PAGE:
As a poor university student, Mr Teo Kee Meng (’79) took on a part-time job repairing home dialysis machines to make ends meet. Today, as Managing Director of high-tech healthcare company Transmedic, he is supporting his alma mater in training doctors by giving to the Khoo Teck Puat Advanced Surgery Training Centre (ASTC) at the National University of Singapore’s (NUS) Yong Loo Lin School of Medicine. Mr Teo studied Science at the University of Singapore, which was NUS’ predecessor institution.
“Touch one, touch many – that’s the magic of giving to education,” says Mr Teo, who comes from a humble hawker family; the first to attend university. “Education is the route by which people improve themselves, become financially self-reliant and connect with others. You teach one person and that person teaches another – the impact is multifold.”
ASTC lives true to this message, offering a high-tech training platform for doctors in Singapore and the region. They work with international institutions and on research programmes to develop new technologies for surgical training and clinical practice. Their state-of-the-art facilities include sophisticated surgical simulators to HDTV endolaparoscopic sets to neurosurgical operative microscope to robotic devices and more.
Giving to ASTC made perfect sense to Mr Teo both as a healthcare professional and as a proud alumnus. “ASTC is the only formal surgery training centre for minimally invasive surgery in ASEAN,” he says. “The University’s role is to advance knowledge, provide avenues for better training and platforms for exchange of ideas – all these are being done very well at ASTC. It is a really good investment.”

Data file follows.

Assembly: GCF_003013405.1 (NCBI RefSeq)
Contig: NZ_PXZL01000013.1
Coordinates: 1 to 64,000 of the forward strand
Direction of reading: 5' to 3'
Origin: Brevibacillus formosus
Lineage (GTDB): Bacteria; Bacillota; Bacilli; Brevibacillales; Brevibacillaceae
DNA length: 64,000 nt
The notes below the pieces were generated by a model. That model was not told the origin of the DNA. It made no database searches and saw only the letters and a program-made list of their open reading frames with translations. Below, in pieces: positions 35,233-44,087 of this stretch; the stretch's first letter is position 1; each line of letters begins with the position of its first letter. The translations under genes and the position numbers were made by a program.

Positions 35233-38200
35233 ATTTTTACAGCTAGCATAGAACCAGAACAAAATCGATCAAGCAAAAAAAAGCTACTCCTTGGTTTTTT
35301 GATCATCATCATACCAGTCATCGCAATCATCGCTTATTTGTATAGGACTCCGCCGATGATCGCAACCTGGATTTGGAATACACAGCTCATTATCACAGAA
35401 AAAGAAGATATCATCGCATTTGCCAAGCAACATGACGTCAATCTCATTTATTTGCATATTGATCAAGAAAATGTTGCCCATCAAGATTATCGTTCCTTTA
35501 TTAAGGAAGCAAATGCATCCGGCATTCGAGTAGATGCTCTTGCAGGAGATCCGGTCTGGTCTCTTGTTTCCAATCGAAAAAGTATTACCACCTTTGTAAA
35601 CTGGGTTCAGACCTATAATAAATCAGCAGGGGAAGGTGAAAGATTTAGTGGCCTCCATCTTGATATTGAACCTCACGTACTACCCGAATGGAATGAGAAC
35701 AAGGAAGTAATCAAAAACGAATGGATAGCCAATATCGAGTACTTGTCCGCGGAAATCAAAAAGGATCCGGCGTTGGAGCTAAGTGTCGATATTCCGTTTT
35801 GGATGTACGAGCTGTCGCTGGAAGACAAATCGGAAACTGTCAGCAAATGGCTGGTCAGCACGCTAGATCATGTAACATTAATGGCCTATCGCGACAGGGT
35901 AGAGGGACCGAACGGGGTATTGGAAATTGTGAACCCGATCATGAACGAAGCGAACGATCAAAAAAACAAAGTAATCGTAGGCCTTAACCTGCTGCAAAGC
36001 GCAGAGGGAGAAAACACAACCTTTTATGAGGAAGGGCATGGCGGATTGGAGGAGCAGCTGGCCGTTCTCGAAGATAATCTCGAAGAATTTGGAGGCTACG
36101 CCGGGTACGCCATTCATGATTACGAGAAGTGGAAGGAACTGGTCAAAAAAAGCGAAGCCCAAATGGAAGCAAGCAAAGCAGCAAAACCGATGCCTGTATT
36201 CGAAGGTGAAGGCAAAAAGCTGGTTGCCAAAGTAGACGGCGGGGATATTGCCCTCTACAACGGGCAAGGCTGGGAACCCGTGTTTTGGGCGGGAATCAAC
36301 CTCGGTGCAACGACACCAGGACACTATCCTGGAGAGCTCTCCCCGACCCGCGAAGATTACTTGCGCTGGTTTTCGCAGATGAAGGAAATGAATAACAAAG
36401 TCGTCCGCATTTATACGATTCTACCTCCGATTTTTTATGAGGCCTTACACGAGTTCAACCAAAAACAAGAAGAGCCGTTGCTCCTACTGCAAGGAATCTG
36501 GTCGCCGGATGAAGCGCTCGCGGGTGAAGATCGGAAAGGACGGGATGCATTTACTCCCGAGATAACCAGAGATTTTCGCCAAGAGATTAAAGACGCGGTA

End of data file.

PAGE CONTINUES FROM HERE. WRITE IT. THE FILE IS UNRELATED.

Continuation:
Private philanthropy can play an important role in improving quality of life by “kick-starting meaningful projects”, believes Mr Teo. The Khoo Teck Puat gift is a case in point as is the Goh Foundation’s support for the National Cancer Centre, he says. “This vision has the power to impact and improve many lives.”
Mr Teo has also given to various funds across the University, including the Annual Giving Fund, which supports bursaries. “I remember too well my student days when money was scarce. I was blessed to have found a well-paying part-time job but that may not be the case for some students,” he says. Despite having to work hard during University, he has much to be thankful for. His Science training encompassed all aspects of the scientific world, which stands him in good stead today; his Faculty and Dean, Dr Ang Kok Peng, were very understanding of his need to work; he had a great set of friends whose notes he borrowed and who helped him catch up on missed work; and he met his wife, Ho Gek Hua, a Faculty-mate, on campus.
“Education helps one to step out of poverty and I believe that God’s blessings have to be shared,” says Mr Teo. He knows. He lived it.
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